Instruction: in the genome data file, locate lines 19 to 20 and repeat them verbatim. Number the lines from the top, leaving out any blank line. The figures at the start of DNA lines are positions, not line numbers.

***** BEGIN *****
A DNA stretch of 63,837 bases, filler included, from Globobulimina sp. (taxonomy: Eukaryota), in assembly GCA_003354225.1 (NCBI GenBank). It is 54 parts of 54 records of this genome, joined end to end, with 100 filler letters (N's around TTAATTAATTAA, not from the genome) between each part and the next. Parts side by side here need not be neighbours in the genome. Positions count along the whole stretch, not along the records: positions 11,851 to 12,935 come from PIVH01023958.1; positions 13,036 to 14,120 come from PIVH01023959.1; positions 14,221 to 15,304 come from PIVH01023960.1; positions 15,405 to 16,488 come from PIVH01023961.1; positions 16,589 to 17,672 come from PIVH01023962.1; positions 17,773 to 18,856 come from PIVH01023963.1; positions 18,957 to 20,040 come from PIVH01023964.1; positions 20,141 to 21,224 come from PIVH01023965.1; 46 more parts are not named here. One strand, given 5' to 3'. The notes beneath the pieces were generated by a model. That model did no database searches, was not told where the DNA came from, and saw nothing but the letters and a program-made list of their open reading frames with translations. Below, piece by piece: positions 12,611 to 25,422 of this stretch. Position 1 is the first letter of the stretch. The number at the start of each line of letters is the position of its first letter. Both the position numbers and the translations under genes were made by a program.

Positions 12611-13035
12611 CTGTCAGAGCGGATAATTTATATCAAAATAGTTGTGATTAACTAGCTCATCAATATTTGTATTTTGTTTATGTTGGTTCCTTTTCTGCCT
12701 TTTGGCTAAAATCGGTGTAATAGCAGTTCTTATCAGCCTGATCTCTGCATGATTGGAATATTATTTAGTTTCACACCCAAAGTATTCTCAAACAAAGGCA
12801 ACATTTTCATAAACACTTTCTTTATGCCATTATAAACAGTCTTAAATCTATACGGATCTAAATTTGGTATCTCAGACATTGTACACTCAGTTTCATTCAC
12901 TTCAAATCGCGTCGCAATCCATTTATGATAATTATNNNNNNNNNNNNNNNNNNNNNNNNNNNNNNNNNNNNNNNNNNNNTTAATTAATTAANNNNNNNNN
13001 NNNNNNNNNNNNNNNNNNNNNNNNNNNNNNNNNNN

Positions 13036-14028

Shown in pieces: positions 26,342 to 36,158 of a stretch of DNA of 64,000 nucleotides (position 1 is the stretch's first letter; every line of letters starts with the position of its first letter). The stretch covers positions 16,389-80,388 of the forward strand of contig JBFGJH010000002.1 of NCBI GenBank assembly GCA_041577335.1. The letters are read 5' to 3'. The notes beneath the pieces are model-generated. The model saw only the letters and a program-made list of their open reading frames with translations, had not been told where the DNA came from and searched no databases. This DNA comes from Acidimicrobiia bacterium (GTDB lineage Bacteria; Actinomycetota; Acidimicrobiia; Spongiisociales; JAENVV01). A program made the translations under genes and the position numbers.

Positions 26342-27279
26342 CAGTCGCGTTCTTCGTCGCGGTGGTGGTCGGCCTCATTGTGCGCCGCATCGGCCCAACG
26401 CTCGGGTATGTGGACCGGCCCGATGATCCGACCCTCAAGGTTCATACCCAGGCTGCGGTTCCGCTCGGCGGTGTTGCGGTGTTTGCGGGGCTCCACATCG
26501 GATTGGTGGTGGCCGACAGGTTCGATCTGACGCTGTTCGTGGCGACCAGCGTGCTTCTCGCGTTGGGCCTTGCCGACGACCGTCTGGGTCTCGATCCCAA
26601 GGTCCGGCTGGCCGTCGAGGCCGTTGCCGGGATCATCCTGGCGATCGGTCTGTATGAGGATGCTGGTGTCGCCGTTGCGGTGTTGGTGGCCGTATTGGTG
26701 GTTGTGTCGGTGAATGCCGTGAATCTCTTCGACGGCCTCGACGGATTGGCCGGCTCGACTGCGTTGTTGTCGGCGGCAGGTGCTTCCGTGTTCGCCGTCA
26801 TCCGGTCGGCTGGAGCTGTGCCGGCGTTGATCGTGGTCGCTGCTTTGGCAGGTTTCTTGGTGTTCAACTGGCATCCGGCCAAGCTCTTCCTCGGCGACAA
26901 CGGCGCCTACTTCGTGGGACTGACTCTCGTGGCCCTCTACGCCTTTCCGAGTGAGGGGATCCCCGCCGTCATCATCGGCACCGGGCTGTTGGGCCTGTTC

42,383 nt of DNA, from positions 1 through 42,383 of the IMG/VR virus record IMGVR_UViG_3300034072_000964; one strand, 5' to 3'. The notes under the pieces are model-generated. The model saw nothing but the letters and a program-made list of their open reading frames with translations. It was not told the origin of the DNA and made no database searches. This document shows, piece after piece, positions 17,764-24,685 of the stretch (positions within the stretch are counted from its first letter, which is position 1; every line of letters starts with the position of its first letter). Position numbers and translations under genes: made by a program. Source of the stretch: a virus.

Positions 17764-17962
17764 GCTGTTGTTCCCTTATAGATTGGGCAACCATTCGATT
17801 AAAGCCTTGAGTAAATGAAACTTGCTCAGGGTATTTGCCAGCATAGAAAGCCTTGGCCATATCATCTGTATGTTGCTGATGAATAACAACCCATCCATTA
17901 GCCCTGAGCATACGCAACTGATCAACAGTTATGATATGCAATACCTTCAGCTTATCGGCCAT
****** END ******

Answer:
Positions 17764-17962
17764 GCTGTTGTTCCCTTATAGATTGGGCAACCATTCGATT